Yext has been known for helping businesses get all their information (like location, business hours, and such) lined up correctly on the right apps and websites — and now it's looking to make sure the rest of the pitch is right across the Internet.
Yext, which went public earlier this year, said it is launching a feature called knowledge tags to help businesses make their websites and information more accessible to crawlers and other kinds of query services. It works by storing all the, well, "knowledge" of a business — like its products and features — on Yext and helping their websites be more searchable by engines. That's going to be important as website usage becomes less and less important over time and people access the Internet in different ways.
"These intelligent services, they don't really care about fonts and colors," Yext chief strategy officer Marc Ferrentino said. "When they look at your website, they don't see that. They see structured data, and they need to see that in the form of Schema. They can't really see the business very well. if the services don't know as much about them, ultimately that means fewer clicks, fewer transactions, and fewer directions. It becomes imperative that these websites are built for machine eyes."
While this may seem somewhat incremental for a typical observer, it is potentially a big move for Yext as it considers what it looks like when websites aren't as big as, say, voice queries. The Amazon Echo and Google Home exposed a lot of demand for a voice interface, and as more and more people get comfortable with asking questions to their devices businesses need to ready their websites to be easily searchable by the algorithms running those devices. Yext's steps today are one in what's likely to be a number of tools businesses will look for if website usage at its core declines.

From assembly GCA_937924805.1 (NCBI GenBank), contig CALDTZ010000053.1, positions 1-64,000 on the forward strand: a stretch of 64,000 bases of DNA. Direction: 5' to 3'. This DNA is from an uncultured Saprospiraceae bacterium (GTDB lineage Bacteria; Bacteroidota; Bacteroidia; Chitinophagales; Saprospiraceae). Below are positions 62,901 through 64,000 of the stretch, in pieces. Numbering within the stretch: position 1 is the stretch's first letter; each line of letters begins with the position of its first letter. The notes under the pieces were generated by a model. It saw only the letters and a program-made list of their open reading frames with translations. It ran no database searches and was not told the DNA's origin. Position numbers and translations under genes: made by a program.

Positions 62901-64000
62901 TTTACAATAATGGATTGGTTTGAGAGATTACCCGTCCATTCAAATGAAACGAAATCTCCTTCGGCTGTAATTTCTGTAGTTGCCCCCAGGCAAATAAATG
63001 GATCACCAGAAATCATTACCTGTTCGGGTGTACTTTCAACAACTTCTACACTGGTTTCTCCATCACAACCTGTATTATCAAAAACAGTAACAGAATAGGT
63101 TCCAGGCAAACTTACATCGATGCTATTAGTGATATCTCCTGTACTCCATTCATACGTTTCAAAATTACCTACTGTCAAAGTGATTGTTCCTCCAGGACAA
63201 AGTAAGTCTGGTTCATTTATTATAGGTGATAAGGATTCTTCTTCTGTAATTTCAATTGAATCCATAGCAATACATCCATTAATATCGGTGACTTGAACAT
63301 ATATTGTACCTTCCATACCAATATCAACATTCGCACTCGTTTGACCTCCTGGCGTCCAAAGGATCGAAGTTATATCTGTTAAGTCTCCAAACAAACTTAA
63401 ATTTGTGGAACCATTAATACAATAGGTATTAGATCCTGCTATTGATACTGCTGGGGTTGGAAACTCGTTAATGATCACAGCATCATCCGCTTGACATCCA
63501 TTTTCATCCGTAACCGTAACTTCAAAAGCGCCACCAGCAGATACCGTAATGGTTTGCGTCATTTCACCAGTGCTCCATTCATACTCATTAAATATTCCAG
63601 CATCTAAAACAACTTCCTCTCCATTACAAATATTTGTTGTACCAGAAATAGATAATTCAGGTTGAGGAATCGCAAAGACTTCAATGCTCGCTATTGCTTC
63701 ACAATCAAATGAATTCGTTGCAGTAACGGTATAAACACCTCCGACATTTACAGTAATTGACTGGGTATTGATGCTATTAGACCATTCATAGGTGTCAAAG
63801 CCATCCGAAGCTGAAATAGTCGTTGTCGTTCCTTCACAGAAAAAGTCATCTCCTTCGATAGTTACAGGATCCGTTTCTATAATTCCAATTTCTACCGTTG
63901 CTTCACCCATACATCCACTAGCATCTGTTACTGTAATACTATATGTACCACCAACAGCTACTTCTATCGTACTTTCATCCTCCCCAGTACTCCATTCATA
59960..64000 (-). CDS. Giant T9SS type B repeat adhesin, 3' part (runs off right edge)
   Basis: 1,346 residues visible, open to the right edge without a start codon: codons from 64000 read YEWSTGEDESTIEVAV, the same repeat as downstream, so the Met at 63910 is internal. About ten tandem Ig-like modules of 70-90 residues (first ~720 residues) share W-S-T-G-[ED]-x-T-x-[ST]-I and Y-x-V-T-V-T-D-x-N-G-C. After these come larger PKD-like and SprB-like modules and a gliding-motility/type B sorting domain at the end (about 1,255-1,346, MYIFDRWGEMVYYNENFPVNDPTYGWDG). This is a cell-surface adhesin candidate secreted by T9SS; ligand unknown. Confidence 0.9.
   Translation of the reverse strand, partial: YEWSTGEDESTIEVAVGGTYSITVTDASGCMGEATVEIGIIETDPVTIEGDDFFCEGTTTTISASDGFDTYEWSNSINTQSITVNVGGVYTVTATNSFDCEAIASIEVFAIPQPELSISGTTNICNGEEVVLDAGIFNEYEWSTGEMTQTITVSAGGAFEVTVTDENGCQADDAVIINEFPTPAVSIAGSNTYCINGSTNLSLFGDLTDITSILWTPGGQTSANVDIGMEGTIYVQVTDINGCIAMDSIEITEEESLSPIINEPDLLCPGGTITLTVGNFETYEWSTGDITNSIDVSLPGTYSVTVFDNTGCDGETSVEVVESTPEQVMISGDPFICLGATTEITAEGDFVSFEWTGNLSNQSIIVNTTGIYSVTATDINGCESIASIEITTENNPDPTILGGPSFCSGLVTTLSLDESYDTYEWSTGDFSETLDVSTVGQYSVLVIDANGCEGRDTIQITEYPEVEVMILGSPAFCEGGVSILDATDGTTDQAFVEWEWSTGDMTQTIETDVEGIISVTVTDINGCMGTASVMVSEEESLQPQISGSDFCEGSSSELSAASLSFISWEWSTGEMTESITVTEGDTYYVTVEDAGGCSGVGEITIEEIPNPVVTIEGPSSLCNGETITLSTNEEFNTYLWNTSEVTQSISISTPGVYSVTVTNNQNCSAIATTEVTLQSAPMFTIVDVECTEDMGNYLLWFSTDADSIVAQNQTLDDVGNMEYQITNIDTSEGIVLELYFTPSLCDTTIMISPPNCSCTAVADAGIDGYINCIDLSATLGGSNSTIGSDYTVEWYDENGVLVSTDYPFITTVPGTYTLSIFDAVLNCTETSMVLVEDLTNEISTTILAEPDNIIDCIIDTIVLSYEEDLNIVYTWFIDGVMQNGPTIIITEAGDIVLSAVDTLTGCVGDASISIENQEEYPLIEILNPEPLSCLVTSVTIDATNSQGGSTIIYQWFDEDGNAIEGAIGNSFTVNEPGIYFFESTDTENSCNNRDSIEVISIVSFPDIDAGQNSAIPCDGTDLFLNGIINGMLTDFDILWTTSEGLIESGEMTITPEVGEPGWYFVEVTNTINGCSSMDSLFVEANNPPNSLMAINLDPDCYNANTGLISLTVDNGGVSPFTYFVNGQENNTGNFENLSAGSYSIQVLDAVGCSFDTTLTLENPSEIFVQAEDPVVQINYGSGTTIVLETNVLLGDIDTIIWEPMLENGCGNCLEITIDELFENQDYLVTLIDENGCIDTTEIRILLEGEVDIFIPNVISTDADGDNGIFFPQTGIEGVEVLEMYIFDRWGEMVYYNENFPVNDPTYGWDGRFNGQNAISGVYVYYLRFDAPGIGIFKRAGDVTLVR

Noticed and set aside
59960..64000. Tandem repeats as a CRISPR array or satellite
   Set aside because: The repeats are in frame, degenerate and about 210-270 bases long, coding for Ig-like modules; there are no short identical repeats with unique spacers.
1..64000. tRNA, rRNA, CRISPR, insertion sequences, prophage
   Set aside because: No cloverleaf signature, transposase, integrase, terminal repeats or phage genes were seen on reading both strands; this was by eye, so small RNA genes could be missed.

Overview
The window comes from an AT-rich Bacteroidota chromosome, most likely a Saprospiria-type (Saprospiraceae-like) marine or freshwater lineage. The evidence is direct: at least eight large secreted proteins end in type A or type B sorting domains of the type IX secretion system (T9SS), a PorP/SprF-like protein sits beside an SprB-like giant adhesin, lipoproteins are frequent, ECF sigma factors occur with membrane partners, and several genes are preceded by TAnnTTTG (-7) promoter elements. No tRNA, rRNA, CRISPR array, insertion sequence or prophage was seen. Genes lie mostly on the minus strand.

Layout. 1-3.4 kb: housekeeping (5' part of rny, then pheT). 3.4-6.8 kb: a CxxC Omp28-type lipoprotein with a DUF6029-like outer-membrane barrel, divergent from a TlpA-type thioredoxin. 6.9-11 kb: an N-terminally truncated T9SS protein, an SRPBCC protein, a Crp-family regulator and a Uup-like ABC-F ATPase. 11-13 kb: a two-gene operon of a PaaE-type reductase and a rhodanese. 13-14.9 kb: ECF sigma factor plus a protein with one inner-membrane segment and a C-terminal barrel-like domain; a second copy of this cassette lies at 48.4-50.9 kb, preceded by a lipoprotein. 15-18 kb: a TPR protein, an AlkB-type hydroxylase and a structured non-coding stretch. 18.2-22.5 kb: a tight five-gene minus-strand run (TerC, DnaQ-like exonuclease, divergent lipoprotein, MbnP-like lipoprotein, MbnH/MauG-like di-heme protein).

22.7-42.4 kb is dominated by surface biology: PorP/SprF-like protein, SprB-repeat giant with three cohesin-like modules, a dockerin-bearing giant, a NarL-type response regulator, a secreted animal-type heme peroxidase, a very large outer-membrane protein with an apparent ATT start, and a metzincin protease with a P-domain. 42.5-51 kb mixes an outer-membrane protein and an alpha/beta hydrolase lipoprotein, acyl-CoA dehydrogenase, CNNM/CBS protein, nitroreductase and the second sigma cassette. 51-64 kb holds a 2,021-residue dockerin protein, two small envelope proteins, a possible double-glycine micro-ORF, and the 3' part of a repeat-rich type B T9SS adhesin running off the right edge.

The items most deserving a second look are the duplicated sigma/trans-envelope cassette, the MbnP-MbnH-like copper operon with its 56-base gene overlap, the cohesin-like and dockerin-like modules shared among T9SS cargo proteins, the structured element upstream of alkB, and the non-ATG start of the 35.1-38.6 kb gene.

"It is exactly priming, putting down a foundation, for them to be ready for when this revolution takes full hold," Ferrentino said. "We're seeing it now, and it's happening quickly. It's one of those things where it happens slowly and then it happens quickly, and then it's here before we know it. Businesses aren't unaware of it, they're savvy. They don't really know what to do but they know they have to do something. In the last six months, I think there's been a massive uptick in understanding."
Yext went public earlier this year as part of a wave of technology companies that looked to get out the door following Snap's huge IPO. Like Cloudera, Blue Apron, and others, it sought to woo Wall Street with the appeal of its business at a moment where there was an appetite for new IPOs. For Yext, that meant convincing Wall Street that being the hub of the basic information about a business across all formats would create a lot of value.
So far, so good for Yext, which while it hasn't had any major missteps, also hasn't had the level of a dramatic misstep of, say, Snap. Since going public, Yext's shares are about even, thanks partially to a big bump in its stock price yesterday which saw shares jumping more than 9%.